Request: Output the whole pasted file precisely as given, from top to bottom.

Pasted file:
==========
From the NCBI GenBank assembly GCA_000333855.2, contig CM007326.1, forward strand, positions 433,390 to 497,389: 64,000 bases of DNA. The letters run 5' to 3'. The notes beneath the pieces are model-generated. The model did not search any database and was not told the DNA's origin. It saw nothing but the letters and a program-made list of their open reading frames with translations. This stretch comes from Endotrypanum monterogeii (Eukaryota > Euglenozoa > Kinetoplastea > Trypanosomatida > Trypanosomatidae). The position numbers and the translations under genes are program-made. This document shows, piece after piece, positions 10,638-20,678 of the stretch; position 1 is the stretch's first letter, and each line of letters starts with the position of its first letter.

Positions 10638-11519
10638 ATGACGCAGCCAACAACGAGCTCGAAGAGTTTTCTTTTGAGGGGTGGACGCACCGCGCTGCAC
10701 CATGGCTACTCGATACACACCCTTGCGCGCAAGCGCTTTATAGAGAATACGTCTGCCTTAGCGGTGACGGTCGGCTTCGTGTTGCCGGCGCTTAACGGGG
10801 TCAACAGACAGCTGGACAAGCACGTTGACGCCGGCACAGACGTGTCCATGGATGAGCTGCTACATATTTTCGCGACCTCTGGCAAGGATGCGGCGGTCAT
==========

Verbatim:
From the NCBI GenBank assembly GCA_000333855.2, contig CM007326.1, forward strand, positions 433,390 to 497,389: 64,000 bases of DNA. The letters run 5' to 3'. The notes beneath the pieces are model-generated. The model did not search any database and was not told the DNA's origin. It saw nothing but the letters and a program-made list of their open reading frames with translations. This stretch comes from Endotrypanum monterogeii (Eukaryota > Euglenozoa > Kinetoplastea > Trypanosomatida > Trypanosomatidae). The position numbers and the translations under genes are program-made. This document shows, piece after piece, positions 10,638-20,678 of the stretch; position 1 is the stretch's first letter, and each line of letters starts with the position of its first letter.

Positions 10638-11519
10638 ATGACGCAGCCAACAACGAGCTCGAAGAGTTTTCTTTTGAGGGGTGGACGCACCGCGCTGCAC
10701 CATGGCTACTCGATACACACCCTTGCGCGCAAGCGCTTTATAGAGAATACGTCTGCCTTAGCGGTGACGGTCGGCTTCGTGTTGCCGGCGCTTAACGGGG
10801 TCAACAGACAGCTGGACAAGCACGTTGACGCCGGCACAGACGTGTCCATGGATGAGCTGCTACATATTTTCGCGACCTCTGGCAAGGATGCGGCGGTCAT